TESTIMONY IN SUPPORT OF HB1001
Correctional Services- Restrictive Housing – Reporting by Correctional Units and Requirements Relating to Minors
TO: Chairman Luke Clippinger, Vice Chair Vanessa Atterbeary, and members of the House Judiciary Committee
FROM: Natasha Robinson-Link on behalf of Jews United for Justice
My name is Natasha Robinson-Link. I am a resident of Baltimore City’s 45th legislative district, and I am a member of Jews United for Justice (JUFJ). JUFJ organizes more than 5,000 people in Maryland to support local social, racial, and economic justice efforts. I am testifying in support of HB1001.
In Jewish teaching, the value of Tzelem Elohim, that all people are created equal in the divine image, means that youth should be treated with dignity and respect in the criminal justice system.
As a school-based mental health clinician in a Baltimore City school, I have witnessed how social connection and relationships play a critical role in building adolescents’ self-regulation and social skills. Isolation from others, on the other hand, disrupts normal social and emotional development, and also exacerbates mental health issues.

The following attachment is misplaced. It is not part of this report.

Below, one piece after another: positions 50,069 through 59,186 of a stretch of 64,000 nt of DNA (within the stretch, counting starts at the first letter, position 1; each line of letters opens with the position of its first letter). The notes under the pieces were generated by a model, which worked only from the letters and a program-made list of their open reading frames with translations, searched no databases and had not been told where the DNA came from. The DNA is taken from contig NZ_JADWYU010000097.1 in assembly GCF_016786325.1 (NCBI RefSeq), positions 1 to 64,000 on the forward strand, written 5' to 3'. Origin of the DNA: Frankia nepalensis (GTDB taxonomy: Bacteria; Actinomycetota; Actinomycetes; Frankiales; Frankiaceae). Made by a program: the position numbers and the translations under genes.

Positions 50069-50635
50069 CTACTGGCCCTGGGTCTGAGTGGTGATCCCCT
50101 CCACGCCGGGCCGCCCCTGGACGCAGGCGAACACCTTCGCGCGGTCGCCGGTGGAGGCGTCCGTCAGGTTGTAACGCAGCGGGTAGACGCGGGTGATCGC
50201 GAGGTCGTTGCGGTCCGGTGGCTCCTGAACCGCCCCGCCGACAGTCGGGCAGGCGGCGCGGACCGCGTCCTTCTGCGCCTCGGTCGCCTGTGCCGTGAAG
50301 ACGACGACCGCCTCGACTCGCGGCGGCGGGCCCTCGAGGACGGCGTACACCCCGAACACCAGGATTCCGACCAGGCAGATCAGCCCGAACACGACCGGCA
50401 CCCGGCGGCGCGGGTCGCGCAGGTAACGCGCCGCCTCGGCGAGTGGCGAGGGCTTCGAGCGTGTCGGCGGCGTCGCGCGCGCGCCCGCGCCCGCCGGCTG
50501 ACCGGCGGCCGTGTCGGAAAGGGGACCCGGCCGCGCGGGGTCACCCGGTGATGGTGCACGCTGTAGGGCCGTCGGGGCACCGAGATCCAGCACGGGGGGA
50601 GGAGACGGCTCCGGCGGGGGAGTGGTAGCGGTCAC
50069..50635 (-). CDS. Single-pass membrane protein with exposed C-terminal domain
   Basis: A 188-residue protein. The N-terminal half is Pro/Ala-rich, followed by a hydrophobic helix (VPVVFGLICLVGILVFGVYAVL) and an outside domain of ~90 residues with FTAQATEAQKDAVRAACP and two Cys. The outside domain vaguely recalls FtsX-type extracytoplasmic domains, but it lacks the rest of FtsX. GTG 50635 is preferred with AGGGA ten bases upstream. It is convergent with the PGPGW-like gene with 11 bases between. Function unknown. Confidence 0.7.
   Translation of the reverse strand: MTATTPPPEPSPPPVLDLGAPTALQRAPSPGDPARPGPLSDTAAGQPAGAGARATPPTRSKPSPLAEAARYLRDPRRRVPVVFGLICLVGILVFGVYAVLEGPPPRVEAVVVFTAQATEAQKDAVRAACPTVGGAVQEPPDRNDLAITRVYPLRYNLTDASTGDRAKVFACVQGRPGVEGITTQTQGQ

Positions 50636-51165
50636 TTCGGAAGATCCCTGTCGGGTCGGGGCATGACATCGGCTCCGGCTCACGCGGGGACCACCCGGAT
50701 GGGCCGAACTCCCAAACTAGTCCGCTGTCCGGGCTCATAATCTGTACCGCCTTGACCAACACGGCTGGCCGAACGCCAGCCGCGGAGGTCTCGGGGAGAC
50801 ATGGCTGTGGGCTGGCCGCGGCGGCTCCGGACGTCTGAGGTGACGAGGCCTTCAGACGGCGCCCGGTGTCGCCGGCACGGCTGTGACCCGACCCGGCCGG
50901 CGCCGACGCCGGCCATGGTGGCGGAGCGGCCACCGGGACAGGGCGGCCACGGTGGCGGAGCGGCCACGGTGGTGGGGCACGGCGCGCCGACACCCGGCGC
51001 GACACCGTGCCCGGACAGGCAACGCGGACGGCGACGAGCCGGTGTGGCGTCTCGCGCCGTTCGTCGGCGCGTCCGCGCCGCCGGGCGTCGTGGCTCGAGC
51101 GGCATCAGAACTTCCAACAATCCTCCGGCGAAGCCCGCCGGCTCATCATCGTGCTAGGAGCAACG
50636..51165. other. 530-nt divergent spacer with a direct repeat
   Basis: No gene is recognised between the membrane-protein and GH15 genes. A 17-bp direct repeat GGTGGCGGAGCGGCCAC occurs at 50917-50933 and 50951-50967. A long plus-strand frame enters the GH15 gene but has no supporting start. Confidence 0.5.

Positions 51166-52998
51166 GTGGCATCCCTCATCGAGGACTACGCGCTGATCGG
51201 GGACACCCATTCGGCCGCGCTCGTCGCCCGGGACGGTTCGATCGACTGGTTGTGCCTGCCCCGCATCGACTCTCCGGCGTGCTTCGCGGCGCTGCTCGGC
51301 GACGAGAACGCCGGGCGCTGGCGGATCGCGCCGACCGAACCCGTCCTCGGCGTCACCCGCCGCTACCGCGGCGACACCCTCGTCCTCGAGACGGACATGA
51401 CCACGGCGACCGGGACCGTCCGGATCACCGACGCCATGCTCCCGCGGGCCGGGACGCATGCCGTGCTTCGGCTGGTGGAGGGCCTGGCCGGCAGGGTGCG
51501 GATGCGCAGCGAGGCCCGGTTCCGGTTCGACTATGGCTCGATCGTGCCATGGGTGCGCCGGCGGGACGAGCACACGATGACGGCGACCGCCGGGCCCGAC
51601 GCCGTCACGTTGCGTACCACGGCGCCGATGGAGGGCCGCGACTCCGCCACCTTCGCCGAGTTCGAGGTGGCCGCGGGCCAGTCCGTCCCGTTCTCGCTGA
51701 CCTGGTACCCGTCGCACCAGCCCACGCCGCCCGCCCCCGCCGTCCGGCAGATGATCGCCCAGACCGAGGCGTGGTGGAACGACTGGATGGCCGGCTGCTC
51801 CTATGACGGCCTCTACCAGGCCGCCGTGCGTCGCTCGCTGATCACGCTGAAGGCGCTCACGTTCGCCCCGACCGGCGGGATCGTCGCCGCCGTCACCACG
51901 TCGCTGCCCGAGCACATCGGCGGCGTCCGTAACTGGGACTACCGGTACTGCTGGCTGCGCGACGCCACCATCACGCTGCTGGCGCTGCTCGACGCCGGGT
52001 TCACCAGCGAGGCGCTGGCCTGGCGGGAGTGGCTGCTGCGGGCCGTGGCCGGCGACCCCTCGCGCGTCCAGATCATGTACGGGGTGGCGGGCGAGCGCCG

Neuroscience has also documented that adolescents’ brains (and specifically, their prefrontal cortex – the area of the brain most responsible for executive functioning and decision-making) are not fully developed until the age of 24. Isolation from others at a critical time of neurodevelopment detrimentally impacts the ability of youth to become healthy adults. Therefore, the extreme isolation of solitary confinement will have negative emotional, social, mental health and neurodevelopmental consequences for youth, that will likely persist into adulthood.
As a Jew and as a mental health professional, I know that the use of solitary confinement for juveniles, therefore, should be limited. JUFJ urges a favorable report on HB1001.